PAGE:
... I'm only going to do it if I'm truly desperate*.
There aren't too many hacks for the regular person doing taxes. As byzantine as our tax code is, at the heart of it is a relatively simple system to prevent people from robbing the government blind (at least the average dude/tte with a 9-5). Fact of the matter is, there's not a ton of awesome stuff you can do to lessen your tax burden. On the other hand, there is one thing you can do to save money this season: Do your own damn taxes.
Even though we're not married, I do both our tax returns, partly because I'm worried Susan will fuck it up and partly because Susan prefers me to do it.
Here is a snapshot of our tax situation:
- My income comes from W2s, writing residuals, and investment income (both interest and dividends).
- I itemize my deductions, which include business expenses, mortgage interest, property tax and charitable contributions.
- I have moving expenses from the previous year and will split income over two states for the coming year.
- Susan is self-employed and works at no less than 6 hospitals who pay her in a variety of 1099s and W2s. This year she'll work at close to a dozen hospitals in two different states and will have moving expenses in addition to normal business expenses.
- Susan also has a second job from which she derives income (ballet dancer), with a completely different set of deductions.
- Both of us have IRA contributions that require us to track our cost basis. In addition, Susan has a solo 401K which I administer.
To further complicate things, I know little about taxes and have little-to-no training. I don't even think I started doing taxes until I left school and got my first big boy job.
Sounds like a nightmare right?
Eh - not so much.
In this day and age, I don't understand how there are people out there who don't just use Turbotax or the H&R Block equivalent. I use Turbotax even though I think I could just fill out the forms because it's convenient. All my previous returns and info is stored in one place. It's easier to e-file the return. They're on tax law changes like a hound on a pork chop. Plus, the software is really, really good because making easy-to-use tax software is literally the only thing they do. Plus, the best feature is the real-time tracking of your debt/refund for both federal and state. This has saved us thousands of dollars by allowing us to plan activities that are deductible and, just as importantly, educating me on which deductions aren't.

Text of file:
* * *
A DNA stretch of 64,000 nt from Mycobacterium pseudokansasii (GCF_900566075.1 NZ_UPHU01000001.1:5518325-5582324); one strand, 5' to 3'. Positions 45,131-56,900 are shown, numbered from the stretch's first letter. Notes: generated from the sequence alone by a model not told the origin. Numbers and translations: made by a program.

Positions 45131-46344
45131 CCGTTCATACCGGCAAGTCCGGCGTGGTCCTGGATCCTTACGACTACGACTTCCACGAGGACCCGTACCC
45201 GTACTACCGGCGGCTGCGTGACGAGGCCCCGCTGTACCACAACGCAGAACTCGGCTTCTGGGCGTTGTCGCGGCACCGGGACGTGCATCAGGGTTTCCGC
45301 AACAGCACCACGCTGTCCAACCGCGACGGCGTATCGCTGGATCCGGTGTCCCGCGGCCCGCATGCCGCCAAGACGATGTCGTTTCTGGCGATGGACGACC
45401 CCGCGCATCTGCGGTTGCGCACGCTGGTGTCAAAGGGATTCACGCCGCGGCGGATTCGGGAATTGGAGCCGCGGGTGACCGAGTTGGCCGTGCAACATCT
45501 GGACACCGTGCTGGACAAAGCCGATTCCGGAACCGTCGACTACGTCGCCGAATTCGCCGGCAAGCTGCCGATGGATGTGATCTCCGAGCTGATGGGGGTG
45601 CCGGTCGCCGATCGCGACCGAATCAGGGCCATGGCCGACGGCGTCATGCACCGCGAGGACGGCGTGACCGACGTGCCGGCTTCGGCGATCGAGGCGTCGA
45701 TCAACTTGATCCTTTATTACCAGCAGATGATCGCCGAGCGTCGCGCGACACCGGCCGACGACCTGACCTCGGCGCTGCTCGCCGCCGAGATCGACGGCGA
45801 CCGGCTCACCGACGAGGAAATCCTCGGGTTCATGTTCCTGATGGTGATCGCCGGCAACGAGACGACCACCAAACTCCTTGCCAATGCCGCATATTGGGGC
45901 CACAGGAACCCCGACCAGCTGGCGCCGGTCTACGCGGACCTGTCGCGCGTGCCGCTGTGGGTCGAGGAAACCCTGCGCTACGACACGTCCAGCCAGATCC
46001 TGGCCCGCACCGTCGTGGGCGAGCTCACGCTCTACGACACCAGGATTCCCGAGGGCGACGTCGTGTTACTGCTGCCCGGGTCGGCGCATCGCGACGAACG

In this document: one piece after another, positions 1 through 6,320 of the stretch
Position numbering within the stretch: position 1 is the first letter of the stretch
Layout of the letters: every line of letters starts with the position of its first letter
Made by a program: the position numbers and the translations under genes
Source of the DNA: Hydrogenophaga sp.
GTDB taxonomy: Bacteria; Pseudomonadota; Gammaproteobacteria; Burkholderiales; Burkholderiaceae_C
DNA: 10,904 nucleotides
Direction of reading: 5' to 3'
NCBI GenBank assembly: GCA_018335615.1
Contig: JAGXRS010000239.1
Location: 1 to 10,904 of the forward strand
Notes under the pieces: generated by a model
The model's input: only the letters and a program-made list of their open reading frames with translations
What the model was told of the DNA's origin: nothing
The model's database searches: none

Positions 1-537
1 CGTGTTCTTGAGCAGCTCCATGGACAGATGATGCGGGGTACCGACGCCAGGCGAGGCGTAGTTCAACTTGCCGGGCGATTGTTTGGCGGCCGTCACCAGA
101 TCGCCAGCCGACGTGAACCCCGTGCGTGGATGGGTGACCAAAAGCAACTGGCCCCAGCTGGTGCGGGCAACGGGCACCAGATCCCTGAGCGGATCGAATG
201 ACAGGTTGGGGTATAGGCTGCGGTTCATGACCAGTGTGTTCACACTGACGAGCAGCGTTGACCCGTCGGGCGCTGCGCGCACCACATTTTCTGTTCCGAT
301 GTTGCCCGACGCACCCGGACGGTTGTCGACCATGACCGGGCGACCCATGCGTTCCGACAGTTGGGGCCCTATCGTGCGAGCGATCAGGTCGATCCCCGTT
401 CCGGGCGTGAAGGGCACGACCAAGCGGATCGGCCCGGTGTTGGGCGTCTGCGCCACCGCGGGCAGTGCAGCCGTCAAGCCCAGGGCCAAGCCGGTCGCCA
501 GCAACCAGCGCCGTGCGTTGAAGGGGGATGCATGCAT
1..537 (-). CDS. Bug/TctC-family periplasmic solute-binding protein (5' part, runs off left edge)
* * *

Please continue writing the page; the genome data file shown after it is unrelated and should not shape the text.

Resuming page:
For example: Susan makes too much for her student loan interest to be deductible. However, I discovered that she could make Solo 401k contributions as a self-employed individual that would drop her income low enough for the student loan deduction to take effect. Only because I saw her tax liability drop when I toyed with the numbers was I aware that this was possible.
With Turbotax Federal costing $35, there really doesn't seem to be any advantage in paying a pro (again, for the average non-business owner). I've read that the average tax outfit charges 300 bucks to do a regular person's taxes. That's not a CPA, who's at least going to give some peace of mind that a competent person is in charge. $300 gets you a seasonal worker bee. They come in during January, take a quick course where they're trained to ask the same questions the software would and then are released into the world. You're paying for the expensive illusion of security as they ask you questions and punch in the numbers for you. It takes longer. Information can get lost or miscommunicated. They can move a decimal point and not notice because this is their fourteenth return of the day. All for a nine hundred percent markup.
Final note: Turbotax has started to add a whole bunch of BS add-ons to their suite. Basically everything except the core product is a rip-off. You can safely skip their audit defender option, for example (your odds of being audited are so incredibly low). Here's another subtle rip-off that's avoidable - Turbotax reels you in with a low-cost Federal Version and then gouges you for the state version. In Illinois, that's an extra 40 bones. But here's the thing: Illinois uses the federal filing numbers as a starting point for state taxes. Once I learned this, I would file federal taxes through Turbotax and then delete the state forms. Then I would simply download a copy of my federal forms from Turbotax (free and instantly) and then input the numbers into the Illinois State Tax Portal. This year it took me about 15 minutes, working out to an hourly savings rate of $160. Screw paying extra.
For the record, Turbotax is a deductible tax-preparation expense. It's just a smaller one than you would pay a preparer.
*I also feel this way when it comes to paying for parking. Living in Chicago was... difficult in this regard.
Noah's Inner Monologue
Scribblings of a man who can barely operate an idiotproof website.